March 22, 2013

$PVCT & $AMGN: T-VEC vs. PV-10

This week, Amgen released partial study results of T-Vec's melanoma Phase 3 trial that compared talimogene laherparepvec (formerly OncoVex) against control therapy GM-CSF.

Some articles on this can be found below:
"[16%] of the T-Vec patients reported meaningful tumor shrinkage for at least six months, compared to 2% for patients treated with GM-CSF. The difference in durable tumor response was statistically significant in favor T-Vec, achieving the primary endpoint of the study." (Adam Feuerstein)

Reaction is mixed.

"Until Amgen produces some solid OS rates, though, a number of analysts will remain on the sidelines as to whether the biotech giant has a shot at market success. Amgen likely will have to wait until the arrival of OS data later this year before it can file for an approval, said ISI's Mark Schoenebaum in a note to investors. "In our view, OS is the single most important data point to track for this trial (both from regulatory and commercial perspective)."" (Ryan McBride)

"RBC Capital Markets analyst Michael Yee wrote to investors that he's "cautious" on the likelihood the full survival results later this year will show T-VEC is better than a couple of existing treatments – and they [Yervoy and Zelboraf] don't have to be injected into a tumor every two weeks."" (Linda Johnson)

"UBS Securities analyst Matthew Roden noted T-VEC's 16 percent durable response rate in this study, as well as its 58 percent one-year survival rate in an earlier, mid-stage study, both exceed study results for Yervoy, Bristol-Myers Squibb Co.'s melanoma drug. Roden added that T-VEC doesn't have that drug's severe gastrointestinal side effects."" (Linda Johnson)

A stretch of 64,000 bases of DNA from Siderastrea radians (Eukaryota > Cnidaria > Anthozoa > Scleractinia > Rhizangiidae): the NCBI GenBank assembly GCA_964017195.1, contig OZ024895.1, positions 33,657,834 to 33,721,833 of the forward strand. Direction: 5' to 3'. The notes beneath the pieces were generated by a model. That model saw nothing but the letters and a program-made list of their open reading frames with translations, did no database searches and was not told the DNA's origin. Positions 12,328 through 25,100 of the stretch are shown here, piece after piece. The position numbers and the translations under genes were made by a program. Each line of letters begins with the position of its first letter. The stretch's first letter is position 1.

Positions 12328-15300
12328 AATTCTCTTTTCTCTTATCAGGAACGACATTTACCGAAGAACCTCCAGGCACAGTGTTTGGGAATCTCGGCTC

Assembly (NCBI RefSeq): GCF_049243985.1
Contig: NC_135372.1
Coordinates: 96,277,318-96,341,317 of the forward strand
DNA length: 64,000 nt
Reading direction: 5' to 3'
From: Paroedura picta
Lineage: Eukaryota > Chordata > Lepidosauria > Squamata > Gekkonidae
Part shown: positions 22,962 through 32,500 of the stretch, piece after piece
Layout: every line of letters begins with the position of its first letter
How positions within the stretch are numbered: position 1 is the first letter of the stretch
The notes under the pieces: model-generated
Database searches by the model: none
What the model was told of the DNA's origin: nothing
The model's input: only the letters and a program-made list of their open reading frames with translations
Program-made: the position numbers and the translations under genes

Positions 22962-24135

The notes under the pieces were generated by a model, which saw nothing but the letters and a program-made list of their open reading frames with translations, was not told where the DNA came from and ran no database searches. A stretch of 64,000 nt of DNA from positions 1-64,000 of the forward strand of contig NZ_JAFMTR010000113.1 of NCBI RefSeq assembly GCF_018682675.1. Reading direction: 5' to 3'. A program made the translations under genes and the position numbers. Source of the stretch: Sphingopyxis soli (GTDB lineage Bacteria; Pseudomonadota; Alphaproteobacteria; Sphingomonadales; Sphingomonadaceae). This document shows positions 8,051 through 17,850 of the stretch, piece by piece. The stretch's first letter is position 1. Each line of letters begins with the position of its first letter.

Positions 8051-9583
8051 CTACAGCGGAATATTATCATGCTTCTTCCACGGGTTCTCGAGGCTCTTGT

"However, Mara Goldstein of Cantor Fitzgerald called the findings "a win for immunotherapy." "We can't help but feel encouraged for other agents in development," she wrote to investors, "particularly in light of the failure" of a study of experimental cancer vaccine Stimuvax, being tested by Merck KGaA of Germany." (Linda Johnson)

Coverage and commentary by biotechnology journalists of Amgen and T-Vex can only help facilitate a more open assessment of PV-10 when the time comes, helping them to better understand treatments that prime or "...activate a patient's immune system enough to target and eliminate tumors that are not directed injected...[the] so-called off-target or systemic response..." (Adam Feuerstein)

""While the regulatory strategy is current unclear, today's news is an incremental positive and T-Vec is not currently in our/Street models, due to overall low expectations for the drug and the practical/commercial limitations of immunotherapies. We await presentation at ASCO and OS data to better assess the clinical and commercial profile of T-Vec," said J.P. Morgan biotech analyst Geoff Meacham in a note to clients Tuesday night." (Adam Feuerstein)

My key takeaway from the Amgen news is Goldstein's comments about the results being a win for immunotherapy. T-Vex, Allovectin-7 and PV-10 have been considered the 3 cancer immunotherapy treatments to watch.

Put into context, and presented again at the HemOnc Today conference in New York, PV-10 possesses a superior response rate advantage over T-Vec (and Allovectin) for injected lesions, non-injected lesions and non-injected systemic lesions.

And on April 8th Moffitt raises the curtain on PV-10's systemic benefit.

"Two recently approved skin cancer drugs -- Roche's Zelboraf and Bristol Myers' Yervoy -- both prolong survival significantly. In order to compete and perhaps even to be approved at all, Amgen will have to demonstrate that T-Vec can help skin cancer patients live longer and not just shrink tumors."  (Adam Feuerstein)

Zelboraf was approved with PFS as primary endpoint. Yervoy was approved with OS as primary endpoint. PFS and OS of course are both considered survival endpoints, and both are described as “time to event” endpoints versus “proportional endpoints” (e.g., ORR, DR, BORR, etc.).

PV-10 already demonstrated shown tremendously robust PFS in Provectus' MM Phase 2 trial. Patients, by definition, are living longer “progression free.” Management, however, believes the Moffitt forthcoming data is all they need prove PV-10 works systemically.

Amgen acquired BioVex in March 2011 for $425 million upfront and up to $575 million milestones. BioVex's purchase should put a firm floor of about $1B under the value of Provectus (or about $5-7 per share fully diluted).

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